Procurement – The RAMS principle
Often procurement is the area of major expenditure but one that receives the least amount of detailed attention. Experience shows that too many construction companies regard good procurement as simply obtaining the cheapest product to meet the specification.
Good procurement practice, is based on the RAMS principle, an integrated approach that covers all aspects of expenditure.
These apply to subcontractors, specialist consultants, and plant suppliers, as well as the more obvious material supplies. Cheapest is rarely best and hardly ever best value; other considerations can have a greater bearing on the final cost than simply initial price. Consideration must now be taken of the need to comply with EU requirements and The Equator principles, especially if external funding is to be available.
Each of the Rams principles can be enhanced through a regime of supply chain management. Manufacturers need buyers as much as contractors need suppliers. Most good suppliers are keen to develop constructive relationships to the benefit of both parties.
The management of this relationship should form an essential element of on-going procurement management. For any company with long term ambitions, developing good relationships with suppliers is essential and need not be a costly or time consuming activity. It is something that will pay dividends in the long term.
Risk awareness and consequential mitigation measures must be carried through from the initial examination of contract documents, at planning, throughout the construction period, to proposals for continuing operations and maintenance. During construction it is essential that mitigation measures are based on a detailed knowledge of the state of health of a project. Information is provided as an output of continuous monitoring and progress reporting through the use of regular SPI and CPI monitoring.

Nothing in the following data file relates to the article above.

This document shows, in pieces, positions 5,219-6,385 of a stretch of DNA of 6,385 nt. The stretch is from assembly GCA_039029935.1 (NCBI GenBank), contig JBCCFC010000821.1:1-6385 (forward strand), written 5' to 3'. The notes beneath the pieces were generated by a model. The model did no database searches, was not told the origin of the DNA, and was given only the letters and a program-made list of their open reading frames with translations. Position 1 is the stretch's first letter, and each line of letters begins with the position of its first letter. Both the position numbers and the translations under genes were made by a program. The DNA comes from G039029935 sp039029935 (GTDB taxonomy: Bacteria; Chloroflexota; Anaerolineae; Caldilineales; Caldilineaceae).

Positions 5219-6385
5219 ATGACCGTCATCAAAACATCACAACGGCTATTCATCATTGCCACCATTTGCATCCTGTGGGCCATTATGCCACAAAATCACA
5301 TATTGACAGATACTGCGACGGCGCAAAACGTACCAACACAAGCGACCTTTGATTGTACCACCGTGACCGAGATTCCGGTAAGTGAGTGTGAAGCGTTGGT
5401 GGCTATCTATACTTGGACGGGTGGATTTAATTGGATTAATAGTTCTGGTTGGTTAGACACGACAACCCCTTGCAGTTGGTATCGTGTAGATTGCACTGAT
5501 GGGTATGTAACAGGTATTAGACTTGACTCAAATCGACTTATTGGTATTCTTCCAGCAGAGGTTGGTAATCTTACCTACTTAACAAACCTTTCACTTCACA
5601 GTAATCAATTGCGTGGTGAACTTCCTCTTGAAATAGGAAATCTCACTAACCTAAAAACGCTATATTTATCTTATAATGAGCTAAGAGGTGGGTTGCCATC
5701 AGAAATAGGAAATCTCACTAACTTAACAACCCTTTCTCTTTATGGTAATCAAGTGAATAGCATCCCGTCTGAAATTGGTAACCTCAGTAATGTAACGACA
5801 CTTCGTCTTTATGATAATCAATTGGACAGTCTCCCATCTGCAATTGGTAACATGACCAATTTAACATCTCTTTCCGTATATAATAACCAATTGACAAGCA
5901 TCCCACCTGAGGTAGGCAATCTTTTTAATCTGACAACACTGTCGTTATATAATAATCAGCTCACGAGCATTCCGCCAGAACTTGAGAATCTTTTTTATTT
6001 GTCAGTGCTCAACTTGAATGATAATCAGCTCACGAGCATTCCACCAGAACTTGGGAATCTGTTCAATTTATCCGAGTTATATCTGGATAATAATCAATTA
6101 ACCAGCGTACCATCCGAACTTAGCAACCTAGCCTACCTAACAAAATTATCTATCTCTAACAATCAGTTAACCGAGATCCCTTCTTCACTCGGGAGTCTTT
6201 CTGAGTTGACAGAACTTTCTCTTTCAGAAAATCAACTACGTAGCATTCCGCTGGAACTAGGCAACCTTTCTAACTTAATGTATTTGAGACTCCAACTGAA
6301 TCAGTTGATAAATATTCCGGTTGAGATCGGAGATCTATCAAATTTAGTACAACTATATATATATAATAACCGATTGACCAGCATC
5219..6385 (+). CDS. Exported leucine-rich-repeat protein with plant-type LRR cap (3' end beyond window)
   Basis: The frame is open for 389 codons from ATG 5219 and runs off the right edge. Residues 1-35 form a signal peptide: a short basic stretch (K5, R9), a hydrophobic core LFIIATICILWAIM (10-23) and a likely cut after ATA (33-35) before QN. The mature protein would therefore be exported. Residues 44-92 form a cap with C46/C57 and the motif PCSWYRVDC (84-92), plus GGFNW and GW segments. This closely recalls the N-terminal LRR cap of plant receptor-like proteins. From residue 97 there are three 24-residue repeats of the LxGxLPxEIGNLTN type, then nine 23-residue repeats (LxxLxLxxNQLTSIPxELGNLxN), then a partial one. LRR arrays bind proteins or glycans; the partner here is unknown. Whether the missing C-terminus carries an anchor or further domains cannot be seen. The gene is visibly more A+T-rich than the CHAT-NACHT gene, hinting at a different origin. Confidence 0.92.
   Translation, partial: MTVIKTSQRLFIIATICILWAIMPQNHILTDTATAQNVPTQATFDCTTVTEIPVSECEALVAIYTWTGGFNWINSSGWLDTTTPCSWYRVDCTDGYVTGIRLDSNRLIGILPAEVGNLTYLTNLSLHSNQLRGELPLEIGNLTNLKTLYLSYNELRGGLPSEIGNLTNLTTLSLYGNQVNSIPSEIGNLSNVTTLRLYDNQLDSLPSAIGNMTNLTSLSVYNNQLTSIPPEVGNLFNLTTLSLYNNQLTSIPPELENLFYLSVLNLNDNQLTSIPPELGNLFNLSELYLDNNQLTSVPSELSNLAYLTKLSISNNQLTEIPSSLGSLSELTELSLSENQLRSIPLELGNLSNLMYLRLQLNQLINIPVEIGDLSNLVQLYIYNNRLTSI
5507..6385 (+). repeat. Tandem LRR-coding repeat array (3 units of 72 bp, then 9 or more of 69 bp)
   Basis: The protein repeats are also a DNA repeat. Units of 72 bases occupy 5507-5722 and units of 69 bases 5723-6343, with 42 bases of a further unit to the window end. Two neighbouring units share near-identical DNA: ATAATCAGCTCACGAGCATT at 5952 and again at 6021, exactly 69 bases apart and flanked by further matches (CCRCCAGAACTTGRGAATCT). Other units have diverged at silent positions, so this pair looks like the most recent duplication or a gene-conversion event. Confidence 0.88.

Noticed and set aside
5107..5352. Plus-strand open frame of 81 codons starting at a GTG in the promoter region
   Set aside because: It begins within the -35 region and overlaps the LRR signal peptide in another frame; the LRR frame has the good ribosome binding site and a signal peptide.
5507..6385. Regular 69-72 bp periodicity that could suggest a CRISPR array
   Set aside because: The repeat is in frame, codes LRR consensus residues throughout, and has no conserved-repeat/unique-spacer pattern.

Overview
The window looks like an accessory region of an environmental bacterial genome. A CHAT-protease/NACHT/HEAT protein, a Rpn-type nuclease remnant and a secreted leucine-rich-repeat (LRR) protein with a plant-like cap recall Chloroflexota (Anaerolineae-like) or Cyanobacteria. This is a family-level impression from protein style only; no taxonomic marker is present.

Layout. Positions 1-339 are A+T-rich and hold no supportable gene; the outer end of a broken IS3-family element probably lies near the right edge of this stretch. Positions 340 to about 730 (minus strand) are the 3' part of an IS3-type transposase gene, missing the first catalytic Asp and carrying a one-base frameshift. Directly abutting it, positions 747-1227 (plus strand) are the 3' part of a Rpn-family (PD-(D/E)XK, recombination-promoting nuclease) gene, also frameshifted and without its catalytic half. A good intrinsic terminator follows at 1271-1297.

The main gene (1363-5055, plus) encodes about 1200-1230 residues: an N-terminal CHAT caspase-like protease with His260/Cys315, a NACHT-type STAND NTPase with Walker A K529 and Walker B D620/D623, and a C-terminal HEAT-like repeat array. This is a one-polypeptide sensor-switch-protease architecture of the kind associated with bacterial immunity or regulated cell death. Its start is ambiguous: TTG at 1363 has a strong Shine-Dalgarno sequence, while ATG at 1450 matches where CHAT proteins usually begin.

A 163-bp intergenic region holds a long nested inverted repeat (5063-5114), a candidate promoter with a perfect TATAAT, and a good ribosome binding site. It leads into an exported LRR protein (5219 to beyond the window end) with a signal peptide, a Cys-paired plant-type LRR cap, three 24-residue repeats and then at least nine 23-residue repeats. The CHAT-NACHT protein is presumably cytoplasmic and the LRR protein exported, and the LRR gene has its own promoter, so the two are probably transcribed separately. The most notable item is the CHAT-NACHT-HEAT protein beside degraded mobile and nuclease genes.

Acting as a facilitator, we ensure each discipline is made aware of the actions of the others, from initial Risk Workshops designed to identify the concerns of each department to instigation of inter-departmental liaisons. Our established, commercial management principles ensure that project personnel and back office support team are integrated and do not act in carefully protected silos.
Identified risks are entered in the risk register, evaluated both for impact and cost of mitigation and then assigned to a specific person for each risk. The manager of each risk must be someone who is both technically able to manage the risk and possess the authority to ensure mitigating action is undertaken.
The evaluation process needs to accommodate the impact of the risk on each element of the project. Mitigation measures should be undertaken to reduce the probability factor to, ‘As Low As Reasonably Practicable’ (ALARP). However, savings through mitigation must always be balanced against the cost of applying the mitigation and the impact on programme. Risk management aims to indentify and deal with risks, not to remove them at any cost.
Our Opportunities programme runs in parallel with our risk review work. Through the detailed examination of possible risks, opportunities can be uncovered. However, value engineering must also be a discipline in its own right, examining each element of the project with an aim to proposing cost saving proposals or a more efficient installation programme.
The cost of introducing alternatives and the effect on programme are examined in detail, as is its feasibility and the impact on other elements of the project. The assessment must draw on those able to provide a technical opinion as well as those who will be charged with its installation. As with risks, it is necessary that opportunities are given competent ownership to ensure they are maximised. The introduction of a fully remitted value engineering programme results in lower cost and higher output.
Saving time, cutting cost, promoting quality.